Autocratic: “That’s the completely wrong solution all round. The facts speak for themselves.”
Don’t give in or give up. See it through.
Benefits of Identifying Biases and Back-Up Behaviors
Helps us to separate the people from the problem.
Encourages us to adopt consensus- based methods of gathering information and making decisions
Be Open Minded
Manage your internal judging voice and seek to understand
Learn to listen actively instead of judging, preparing our response, daydreaming
Engage in Active Listening
Seek first to understand, then to be understood
Paraphrase: Restate what you heard the other person say without necessarily agreeing.
Inquire: Test your understanding by asking open-ended questions.
Acknowledge: Listen for the underlying feelings of the other person. Reflect them back.
A demanding, temperamental or insecure manager can make your work-life miserable. There’s the workaholic who expects you to toil around the clock, and the micromanager who can’t delegate or let go of projects. Or perhaps your manager is hyper-critical and routinely berates you in front of the rest of the team.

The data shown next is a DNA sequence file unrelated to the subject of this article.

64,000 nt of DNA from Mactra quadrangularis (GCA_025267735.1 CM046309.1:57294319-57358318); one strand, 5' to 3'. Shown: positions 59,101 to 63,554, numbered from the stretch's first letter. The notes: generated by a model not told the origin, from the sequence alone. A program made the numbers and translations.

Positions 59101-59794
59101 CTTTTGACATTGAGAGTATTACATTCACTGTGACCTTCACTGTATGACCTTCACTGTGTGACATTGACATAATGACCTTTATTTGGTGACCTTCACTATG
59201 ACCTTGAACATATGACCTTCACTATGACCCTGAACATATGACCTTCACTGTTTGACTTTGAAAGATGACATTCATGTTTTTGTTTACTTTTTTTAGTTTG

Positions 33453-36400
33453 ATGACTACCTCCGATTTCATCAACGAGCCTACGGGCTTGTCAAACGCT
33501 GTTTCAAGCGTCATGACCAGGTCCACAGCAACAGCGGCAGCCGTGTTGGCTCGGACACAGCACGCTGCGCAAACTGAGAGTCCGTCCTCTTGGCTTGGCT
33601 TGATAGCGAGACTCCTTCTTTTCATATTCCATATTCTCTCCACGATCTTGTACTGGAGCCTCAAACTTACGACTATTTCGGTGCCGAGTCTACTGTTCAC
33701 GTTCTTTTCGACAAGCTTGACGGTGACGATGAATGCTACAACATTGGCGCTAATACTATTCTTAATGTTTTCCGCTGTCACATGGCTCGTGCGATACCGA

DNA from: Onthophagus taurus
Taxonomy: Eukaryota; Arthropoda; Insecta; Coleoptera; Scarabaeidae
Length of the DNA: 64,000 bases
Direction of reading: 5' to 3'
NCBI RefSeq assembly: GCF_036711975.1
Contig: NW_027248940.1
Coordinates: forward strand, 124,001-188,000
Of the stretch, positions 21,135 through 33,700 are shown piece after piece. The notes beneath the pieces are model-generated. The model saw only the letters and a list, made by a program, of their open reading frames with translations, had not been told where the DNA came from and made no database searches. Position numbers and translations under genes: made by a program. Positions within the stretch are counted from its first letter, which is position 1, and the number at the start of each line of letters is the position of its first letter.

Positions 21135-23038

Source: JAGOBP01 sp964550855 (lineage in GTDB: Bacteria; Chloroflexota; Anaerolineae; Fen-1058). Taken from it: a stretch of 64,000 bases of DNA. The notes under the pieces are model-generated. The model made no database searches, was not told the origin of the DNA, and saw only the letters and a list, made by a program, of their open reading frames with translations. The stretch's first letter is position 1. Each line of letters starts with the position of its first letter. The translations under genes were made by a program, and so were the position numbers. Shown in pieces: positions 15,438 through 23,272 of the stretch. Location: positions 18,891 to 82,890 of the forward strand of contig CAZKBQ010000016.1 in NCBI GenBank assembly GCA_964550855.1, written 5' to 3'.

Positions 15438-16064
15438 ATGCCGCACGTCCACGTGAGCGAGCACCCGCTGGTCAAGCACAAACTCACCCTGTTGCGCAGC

A solution. Avoid direct confrontations or passive-aggressive tactics. Accept your differences. Try to understand and respond to your manager’s concerns. Don’t fight, change the subject, or become defensive. Listen. If your boss can’t delegate, for example, it may be because she’s afraid of losing control. To help her feel that she’s in the loop, provide frequent updates and status reports. With a workaholic boss, discuss expectations and mutually acceptable limits on when and for how many hours you’ll work. For critical manager, control your own emotions. Focus on the content of what your manager is saying, rather than the delivery, and try to move toward a resolution.
The desired result is an agreed upon solution. Employees need to know what is inappropriate about their behavior and what appropriate behavior is. Clear communication is required. Fact gathering, agreeing on the need for improvement and how it will come about, and follow up to assure it has improved are required.